BATH — City Manager Bill Giroux accepted blame Wednesday for Bath’s illegal handling of a controversial real estate sale, saying he gave bad advice to elected officials about how to handle public disclosure of the deal.

During a Bath City Council meeting Wednesday night, Giroux said the city’s improprieties, described in a recently released report by an independent investigator and former judge, were “mostly my fault.”

“I certainly feel that I didn’t give the council the best guidance,” he said during the meeting. “I apologize to the council.”

The investigation by retired Maine Superior Court Justice Robert Crowley found no evidence of corruption but did identify a number of mistakes by city officials that included a violation of the state’s Freedom of Access Act.

It occurred in April, when the Bath City Council voted informally during a budget meeting to list for sale the city-owned MidCoast Center for Higher Education, Crowley’s 30-page report said.

No advance public notice was given about the vote, as is required by state law, it said.

“There is no question that the City Manager failed to provide public notice that the April 8, 2013, budget meeting would involve a discussion of real estate matters in general or (MidCoast Center) in particular,” the report said.

Crowley also found that city officials failed to properly notify residents about two closed, executive sessions in January and February 2013 to discuss a possible sale of the building.

The executive sessions were legal, his report said, but the council should have been specific in saying they were being conducted to discuss the MidCoast Center sale.

The council hired Crowley in October to investigate the building’s sale after a handful of city residents complained that the process had been unfair and improper. Crowley reviewed all related documents, communication and meetings, and he interviewed city staff, all nine councilors and some outspoken critics of the sale.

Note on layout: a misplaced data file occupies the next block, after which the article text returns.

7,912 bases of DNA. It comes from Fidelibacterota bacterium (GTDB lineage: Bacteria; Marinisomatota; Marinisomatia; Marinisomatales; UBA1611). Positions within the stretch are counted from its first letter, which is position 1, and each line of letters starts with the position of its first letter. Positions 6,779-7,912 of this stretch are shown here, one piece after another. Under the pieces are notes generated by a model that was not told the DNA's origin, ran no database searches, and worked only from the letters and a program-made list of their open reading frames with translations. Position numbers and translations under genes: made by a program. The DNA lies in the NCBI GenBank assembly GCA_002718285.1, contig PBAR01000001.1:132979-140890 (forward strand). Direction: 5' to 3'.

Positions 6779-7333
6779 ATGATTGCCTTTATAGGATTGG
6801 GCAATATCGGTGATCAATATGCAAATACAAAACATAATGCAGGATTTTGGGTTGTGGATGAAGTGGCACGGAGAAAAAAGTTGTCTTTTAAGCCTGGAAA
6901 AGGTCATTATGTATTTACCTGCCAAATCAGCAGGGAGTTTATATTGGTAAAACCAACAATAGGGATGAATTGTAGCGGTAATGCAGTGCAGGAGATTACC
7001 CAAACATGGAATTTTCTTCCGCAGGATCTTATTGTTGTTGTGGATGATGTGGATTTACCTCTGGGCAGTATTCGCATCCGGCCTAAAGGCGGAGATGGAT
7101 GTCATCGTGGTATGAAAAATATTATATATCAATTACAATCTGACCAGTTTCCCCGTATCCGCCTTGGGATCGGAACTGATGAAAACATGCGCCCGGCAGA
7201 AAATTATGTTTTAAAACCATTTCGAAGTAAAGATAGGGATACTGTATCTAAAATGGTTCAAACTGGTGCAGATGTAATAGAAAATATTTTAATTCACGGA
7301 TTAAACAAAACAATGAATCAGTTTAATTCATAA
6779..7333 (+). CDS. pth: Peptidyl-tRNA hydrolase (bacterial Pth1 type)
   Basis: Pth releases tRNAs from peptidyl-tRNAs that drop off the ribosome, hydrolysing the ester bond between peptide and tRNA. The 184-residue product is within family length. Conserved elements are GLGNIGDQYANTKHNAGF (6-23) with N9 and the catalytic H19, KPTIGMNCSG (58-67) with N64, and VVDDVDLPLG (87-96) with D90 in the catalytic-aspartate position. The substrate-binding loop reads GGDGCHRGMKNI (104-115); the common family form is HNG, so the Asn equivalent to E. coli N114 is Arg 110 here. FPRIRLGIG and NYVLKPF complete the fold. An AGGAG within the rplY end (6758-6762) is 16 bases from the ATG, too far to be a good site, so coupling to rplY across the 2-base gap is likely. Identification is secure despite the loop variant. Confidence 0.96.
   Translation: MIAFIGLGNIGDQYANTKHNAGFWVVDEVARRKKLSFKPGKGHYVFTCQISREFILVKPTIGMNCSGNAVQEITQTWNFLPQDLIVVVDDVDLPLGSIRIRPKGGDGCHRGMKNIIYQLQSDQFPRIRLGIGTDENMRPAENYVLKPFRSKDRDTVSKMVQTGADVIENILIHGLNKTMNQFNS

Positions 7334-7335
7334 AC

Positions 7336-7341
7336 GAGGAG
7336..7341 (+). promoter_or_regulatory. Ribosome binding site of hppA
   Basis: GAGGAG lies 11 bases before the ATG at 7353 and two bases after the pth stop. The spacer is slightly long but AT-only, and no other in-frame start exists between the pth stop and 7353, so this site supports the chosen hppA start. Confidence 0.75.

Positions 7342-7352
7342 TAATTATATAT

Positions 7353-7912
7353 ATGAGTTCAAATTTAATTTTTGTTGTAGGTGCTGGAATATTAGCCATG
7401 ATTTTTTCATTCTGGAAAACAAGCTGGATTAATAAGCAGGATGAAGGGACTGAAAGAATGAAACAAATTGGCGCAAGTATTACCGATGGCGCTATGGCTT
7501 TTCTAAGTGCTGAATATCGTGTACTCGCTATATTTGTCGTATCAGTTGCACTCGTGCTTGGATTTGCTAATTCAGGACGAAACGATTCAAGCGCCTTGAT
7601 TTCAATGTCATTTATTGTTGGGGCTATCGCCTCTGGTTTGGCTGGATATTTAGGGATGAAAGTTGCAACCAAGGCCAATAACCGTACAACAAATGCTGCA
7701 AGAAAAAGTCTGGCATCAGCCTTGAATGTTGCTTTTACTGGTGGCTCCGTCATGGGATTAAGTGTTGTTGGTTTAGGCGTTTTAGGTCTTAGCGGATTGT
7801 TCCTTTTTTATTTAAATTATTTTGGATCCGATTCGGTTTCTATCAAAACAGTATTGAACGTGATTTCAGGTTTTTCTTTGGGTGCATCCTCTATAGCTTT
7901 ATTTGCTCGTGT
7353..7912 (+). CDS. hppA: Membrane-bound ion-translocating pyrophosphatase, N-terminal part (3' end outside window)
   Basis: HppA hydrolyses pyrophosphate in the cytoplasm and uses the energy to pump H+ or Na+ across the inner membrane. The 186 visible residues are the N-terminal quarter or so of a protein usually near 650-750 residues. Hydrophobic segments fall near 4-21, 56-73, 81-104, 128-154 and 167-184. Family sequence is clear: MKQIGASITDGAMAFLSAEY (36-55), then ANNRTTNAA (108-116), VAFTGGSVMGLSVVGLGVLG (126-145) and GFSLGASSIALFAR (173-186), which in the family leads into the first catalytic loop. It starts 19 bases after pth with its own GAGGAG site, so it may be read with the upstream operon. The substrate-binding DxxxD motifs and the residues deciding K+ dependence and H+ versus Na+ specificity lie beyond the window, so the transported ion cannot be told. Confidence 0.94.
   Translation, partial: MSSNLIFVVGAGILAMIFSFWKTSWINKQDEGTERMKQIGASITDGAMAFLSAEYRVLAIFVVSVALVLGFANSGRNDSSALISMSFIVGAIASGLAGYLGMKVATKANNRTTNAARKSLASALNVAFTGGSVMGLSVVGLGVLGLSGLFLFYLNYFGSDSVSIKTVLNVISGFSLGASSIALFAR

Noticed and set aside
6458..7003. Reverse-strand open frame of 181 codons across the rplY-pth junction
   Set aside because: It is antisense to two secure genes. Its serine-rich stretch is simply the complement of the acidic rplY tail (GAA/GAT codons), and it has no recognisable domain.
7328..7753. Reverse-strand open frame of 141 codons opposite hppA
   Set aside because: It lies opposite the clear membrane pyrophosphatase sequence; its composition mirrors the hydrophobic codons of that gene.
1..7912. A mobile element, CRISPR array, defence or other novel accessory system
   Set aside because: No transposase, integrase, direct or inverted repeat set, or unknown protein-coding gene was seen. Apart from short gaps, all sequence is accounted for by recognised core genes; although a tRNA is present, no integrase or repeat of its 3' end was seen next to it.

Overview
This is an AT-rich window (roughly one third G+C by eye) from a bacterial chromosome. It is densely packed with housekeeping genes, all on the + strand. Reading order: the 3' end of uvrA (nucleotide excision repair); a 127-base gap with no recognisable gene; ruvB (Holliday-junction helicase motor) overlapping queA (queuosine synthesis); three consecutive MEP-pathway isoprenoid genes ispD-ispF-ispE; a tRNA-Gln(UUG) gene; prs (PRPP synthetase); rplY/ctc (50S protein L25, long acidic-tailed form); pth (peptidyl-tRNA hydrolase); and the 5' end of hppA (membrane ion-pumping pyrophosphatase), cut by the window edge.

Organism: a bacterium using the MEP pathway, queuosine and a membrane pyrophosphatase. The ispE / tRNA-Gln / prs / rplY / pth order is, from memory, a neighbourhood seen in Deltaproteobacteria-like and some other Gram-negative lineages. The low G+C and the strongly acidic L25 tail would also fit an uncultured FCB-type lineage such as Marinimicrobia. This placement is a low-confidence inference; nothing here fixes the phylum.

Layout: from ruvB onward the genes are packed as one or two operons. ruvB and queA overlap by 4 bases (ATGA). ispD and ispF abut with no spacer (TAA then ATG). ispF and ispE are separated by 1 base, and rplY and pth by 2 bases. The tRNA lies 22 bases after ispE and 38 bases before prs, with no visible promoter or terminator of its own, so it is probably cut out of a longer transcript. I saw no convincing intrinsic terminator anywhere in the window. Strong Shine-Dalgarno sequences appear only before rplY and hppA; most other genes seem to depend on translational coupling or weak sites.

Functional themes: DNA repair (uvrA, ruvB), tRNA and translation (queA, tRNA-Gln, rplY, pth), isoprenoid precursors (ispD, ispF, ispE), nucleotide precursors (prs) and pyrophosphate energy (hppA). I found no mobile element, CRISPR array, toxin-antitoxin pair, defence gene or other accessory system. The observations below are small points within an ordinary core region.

Bath officials sold the office building, a former hospital valued at $6.5 million by the city assessor’s office, for $799,000 in April after receiving an offer from a Phippsburg-based developer, Robert Smith. The property was neither appraised nor listed for sale publicly to generate competing bids.

City officials have said MidCoast Center had been losing tenants to a newer office development at the former Brunswick Naval Air Station, and that the property had become a financial burden to the city.

Critics of the sale say the property is worth at least $1 million. Since buying MidCoast Center, Smith has listed it for sale for $1.65 million.

Most councilors offered their reactions to the entire MidCoast saga, which has stretched on for months and generated a great deal of anger and criticism directed at Bath officials.

Councilor David Sinclair, who frequently broke ranks with the rest of the council over its decisions to withhold information about the sale, urged the public to read the investigator’s report and keep a close eye on the conduct of city officials.

“We had some very clear violations of state law and the municipal code,” Sinclair said.

Councilor Sean Paulhus said city officials need to work harder to cooperate and share information with the public.

“This is definitely a lesson,” Paulhus said.

Only one resident spoke during public comment, asking if Giroux and other city officials would be held accountable.

“I assure you that all personnel matters related to this will be dealt with in executive session,” Council Chairwoman Mari Eosco said.

J. Craig Anderson can be contacted at 207-791-6390 or:

[email protected]

Twitter: @jcraiganderson